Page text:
NASA is set to launch a rocket from Poker Flat Research Range north of Fairbanks as early as Thursday, Feb. 24, in pursuit of greater understanding about a form of the northern lights called pulsating aurora.
Launch of the two-stage Black Brant IX sounding rocket will be the first at the range since January 2020. The launch window closes March 10.
Scientists also want to learn about flickering that occurs within the pulsating aurora. Pulsating auroras turn on and off about every two to 20 seconds, but the flickering within them occurs much faster.
The Loss through Auroral Microburst Pulsations, or LAMP, experiment seeks to determine whether the pulsating aurora is connected to another phenomenon called microbursts, higher-energy electrons from the Earth’s magnetosphere driven toward Earth in bursts that last about one-tenth of a second. That is faster than the pulsating aurora but similar to the flickering inside the pulsations.
Pulsating aurora and microbursts are linked to chorus waves in Earth’s magnetosphere. These electromagnetic waves transfer energy to low-energy electrons trapped in the magnetosphere surrounding Earth and accelerate them toward the planet along magnetic field lines.
Understanding if and when the high-energy microbursts and low-energy auroral electrons occur together will help scientists learn how space weather changes atmospheric chemistry.
“One of the great things with LAMP is the number of different types of instruments and platforms that will look at the same aurora simultaneously,” said Alexa Halford, space physics researcher at NASA’s Goddard Space Flight Center and the experiment’s lead investigator.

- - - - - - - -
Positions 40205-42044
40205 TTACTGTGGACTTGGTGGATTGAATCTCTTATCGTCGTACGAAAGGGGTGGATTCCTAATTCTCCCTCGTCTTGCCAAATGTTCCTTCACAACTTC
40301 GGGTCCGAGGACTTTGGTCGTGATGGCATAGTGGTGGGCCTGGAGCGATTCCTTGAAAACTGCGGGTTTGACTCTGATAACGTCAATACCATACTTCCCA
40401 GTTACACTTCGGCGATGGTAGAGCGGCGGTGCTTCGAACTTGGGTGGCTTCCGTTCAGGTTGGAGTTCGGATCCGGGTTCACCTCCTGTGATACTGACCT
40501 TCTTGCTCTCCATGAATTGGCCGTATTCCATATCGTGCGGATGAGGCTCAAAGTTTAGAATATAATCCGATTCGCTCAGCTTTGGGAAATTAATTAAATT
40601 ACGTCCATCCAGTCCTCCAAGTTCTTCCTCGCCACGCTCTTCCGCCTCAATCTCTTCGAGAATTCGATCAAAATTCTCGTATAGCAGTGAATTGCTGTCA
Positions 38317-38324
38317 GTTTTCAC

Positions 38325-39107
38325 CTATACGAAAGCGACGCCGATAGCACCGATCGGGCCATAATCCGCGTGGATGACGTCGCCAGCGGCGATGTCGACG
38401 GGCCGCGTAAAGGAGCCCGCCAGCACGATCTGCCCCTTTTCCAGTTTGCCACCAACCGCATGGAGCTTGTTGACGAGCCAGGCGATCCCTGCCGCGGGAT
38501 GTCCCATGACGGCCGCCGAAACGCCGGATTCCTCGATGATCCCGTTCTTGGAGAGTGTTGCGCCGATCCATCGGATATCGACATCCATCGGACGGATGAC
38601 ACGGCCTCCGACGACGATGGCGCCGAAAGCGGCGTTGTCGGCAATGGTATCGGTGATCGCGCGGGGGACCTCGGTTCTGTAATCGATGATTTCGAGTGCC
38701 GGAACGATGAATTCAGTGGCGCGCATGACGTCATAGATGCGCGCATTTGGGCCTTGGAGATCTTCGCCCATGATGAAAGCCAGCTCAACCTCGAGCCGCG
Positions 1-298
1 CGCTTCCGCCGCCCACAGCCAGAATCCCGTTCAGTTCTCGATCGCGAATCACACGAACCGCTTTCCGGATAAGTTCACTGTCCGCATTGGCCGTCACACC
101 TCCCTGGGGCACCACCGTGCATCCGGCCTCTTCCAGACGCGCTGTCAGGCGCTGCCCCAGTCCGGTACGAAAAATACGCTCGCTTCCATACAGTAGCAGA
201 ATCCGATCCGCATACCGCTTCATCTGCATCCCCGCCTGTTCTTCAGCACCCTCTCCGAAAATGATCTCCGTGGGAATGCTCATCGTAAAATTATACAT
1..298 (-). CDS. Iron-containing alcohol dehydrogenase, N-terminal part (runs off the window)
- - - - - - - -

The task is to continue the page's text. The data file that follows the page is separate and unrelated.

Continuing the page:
“The Venetie and Fort Yukon communities are helping us by providing places where we can set up our ground all-sky cameras,” she said. “And citizen scientists can collect data and images of the aurora during our rocket launch. So while the rocket will provide data along its path, data from these other groups will help provide the context of the larger picture.”
A pulsating aurora looks patchy and occurs within minutes or sometimes hours after the conclusion of a discrete aurora, the familiar curtain-like type of aurora. Focus on one patch of pulsating aurora and wait: It will disappear but soon reappear.
The rocket will carry numerous instruments into a pulsating aurora to examine electrons, plasma, magnetic fields and visible components. Ground-based instruments include all-sky cameras, high frame-rate cameras and magnetometers.
Poker Flat Research Range Director Kathe Rich said the range has been busy with personnel preparing for the launch.
“So much has to happen to prepare for a launch,” she said. “We’ll be ready for this major NASA experiment to learn more about the pulsating aurora.”
The University of Alaska Fairbanks Geophysical Institute owns Poker Flat, located at Mile 30 Steese Highway, and operates it under a contract with NASA’s Wallops Flight Facility, which is part of the Goddard Space Flight Center.
The LAMP launch and research team consists of personnel from Goddard Space Flight Center; Wallops Flight Facility; University of Iowa; U.S. Air Force Academy; University of Electro-Communications, Tokyo; University of New Hampshire; Dartmouth College; Tohoku University; Kyutech Institute of Technology; Nagoya University and the Japan Aerospace Exploration Agency.